huts. The missionaries at Hankow inform me that for months they are
compelled to use canoes for travel on their streets. It was the busiest
season (May) when I reached Hankow, which until recently was the most
interior treaty port of the Empire. It is separated from Han Yang and
Wa-Chang by the Yang-tse-Kiang and Han rivers, and each of them is an
immense city. There are some two hundred foreigners here. The Bund
(River) St. has houses only on one side, and is the finest in China.
It stands 50 feet above the river, which for half a mile is faced with
splendid stone masonry. It offers the busiest and most _Chinesy_ sight
yet seen in this country. Fourteen steamers were lying at the wharves.
There is a great rush to get the first new tea into the English market.
The fleetest steamers are chartered at fabulous prices: $32 per ton
is paid for transportation, and $1,600 for river pilots, on the round
trip from Shanghai to Hankow and return—a trip of one week. This year
the season opened on the Sabbath, some taking advantage of the fact
that others were at church to begin lading. Neither heat, night, nor
anything else checks the work. The Russians do the biggest business.
They deal chiefly in the coarsest and poorest qualities of tea. Stem,
leaf, and often extraneous matter, are ground to powder, steamed and
pressed into bricks of convenient size for transportation, and these
are used for money in Mongolia and Siberia.

Hankow is a filthy city. Wa-Chang is much better in this respect, has
fine hills, and a lofty pagoda from which a magnificent view of the
surrounding country is obtained.

I was hospitably received, not alone by the missionaries, but by many
outside the mission circles, who as a rule do not show much kindness
to us. I saw much of the mission work, and found that it was not
given exclusively to the natives, but extended to the sailors in the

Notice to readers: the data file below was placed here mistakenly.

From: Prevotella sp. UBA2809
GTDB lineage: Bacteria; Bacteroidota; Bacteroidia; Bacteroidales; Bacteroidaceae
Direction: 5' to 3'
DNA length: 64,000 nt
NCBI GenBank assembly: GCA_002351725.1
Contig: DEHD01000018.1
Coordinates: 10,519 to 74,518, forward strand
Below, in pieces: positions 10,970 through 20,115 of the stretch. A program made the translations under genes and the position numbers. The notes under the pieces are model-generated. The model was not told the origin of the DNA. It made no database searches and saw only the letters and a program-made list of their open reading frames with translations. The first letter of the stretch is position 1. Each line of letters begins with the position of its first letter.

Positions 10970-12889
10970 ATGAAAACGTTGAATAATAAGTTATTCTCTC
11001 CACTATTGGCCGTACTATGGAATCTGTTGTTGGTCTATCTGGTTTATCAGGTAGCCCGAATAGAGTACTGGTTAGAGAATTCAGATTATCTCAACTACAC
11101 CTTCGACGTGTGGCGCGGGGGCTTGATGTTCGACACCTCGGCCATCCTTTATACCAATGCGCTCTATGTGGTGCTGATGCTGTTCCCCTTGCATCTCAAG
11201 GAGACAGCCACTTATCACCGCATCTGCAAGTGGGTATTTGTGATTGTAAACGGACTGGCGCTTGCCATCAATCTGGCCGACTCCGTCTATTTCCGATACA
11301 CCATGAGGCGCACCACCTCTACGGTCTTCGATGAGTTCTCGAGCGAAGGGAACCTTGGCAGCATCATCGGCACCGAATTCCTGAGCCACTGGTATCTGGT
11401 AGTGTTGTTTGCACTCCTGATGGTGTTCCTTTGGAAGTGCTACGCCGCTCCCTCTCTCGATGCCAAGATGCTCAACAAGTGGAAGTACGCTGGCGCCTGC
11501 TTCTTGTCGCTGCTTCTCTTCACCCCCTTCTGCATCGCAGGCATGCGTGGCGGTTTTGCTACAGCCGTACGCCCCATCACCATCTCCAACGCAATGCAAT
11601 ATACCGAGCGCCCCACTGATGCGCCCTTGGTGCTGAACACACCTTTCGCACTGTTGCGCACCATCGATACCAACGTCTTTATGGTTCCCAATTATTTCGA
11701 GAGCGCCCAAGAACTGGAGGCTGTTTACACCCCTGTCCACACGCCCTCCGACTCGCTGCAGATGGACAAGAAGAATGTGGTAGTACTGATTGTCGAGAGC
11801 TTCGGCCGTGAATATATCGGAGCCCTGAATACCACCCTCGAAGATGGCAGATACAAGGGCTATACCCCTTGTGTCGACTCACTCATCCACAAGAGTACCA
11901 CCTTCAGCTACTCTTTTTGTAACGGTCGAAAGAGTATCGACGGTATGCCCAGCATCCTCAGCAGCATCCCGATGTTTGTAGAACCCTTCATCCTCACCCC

various ports. Ancestral worship, which is the religion of China,
is one of the chief obstacles to the reception of Christianity. A
pigeon-English-speaking Chinaman to whom a zealous sister had given a
book said, in answer to her question, “How did you like it?” “That book
talkee fool pigeon. I no can leave father; no can leave mother.” He
meant he could not cease from worshiping them.

I saw here an ancient and queer monument called the “Lamp of a thousand
years.” The inscriptions on it are in Sanscrit, and have not been
deciphered. Also a picture representing a miracle of like import to
that of Jesus at Cana. A landlord had treated one of the _genii_ with
great kindness. He rewarded him by turning his well into a wine pool.
The host’s avarice was awakened, and he complained that now he had no
swill for his pigs, whereupon the well gave forth water again. Hence,
in characterizing an avaricious man, the Chinese say “If his well
bubbled wine he would complain of a lack of swill.”

Smuggling is carried on to a great extent all along the river, opium
and salt being the principal articles thus introduced. The natives
employ foreigners to protect their goods, and the hands on the steamers
are engaged in the work, and are skillful in all manner of tricks
by which to evade duties. The whole trip was delightful and most
invigorating to a sick missionary.

       *       *       *       *       *


FOR JULY, 1880.

       *       *       *       *       *

  MAINE, $309.96.

    Camden. E. D. Mansfield, $3; J. H., $1; A. H., $1         $5.00
    Foxcroft and Dover. Cong. Ch.                              6.60
    Limington. “A Friend”                                      2.00
    Machias. “Machias,” $10; Centre St. Cong. Ch., $6.45      16.45
    North Waterford. Cong. Sab. Sch.                           6.50
    Portland. State St. Ch., $150; St. Lawrence St. Ch. and
      Soc., $8.50                                             158.50
    Scarborough. Cong. Ch. and Soc.                           15.66
    Skowhegan. Cong. Ch. and Soc.                             31.75
    Thomaston. Cong. Ch.                                       5.00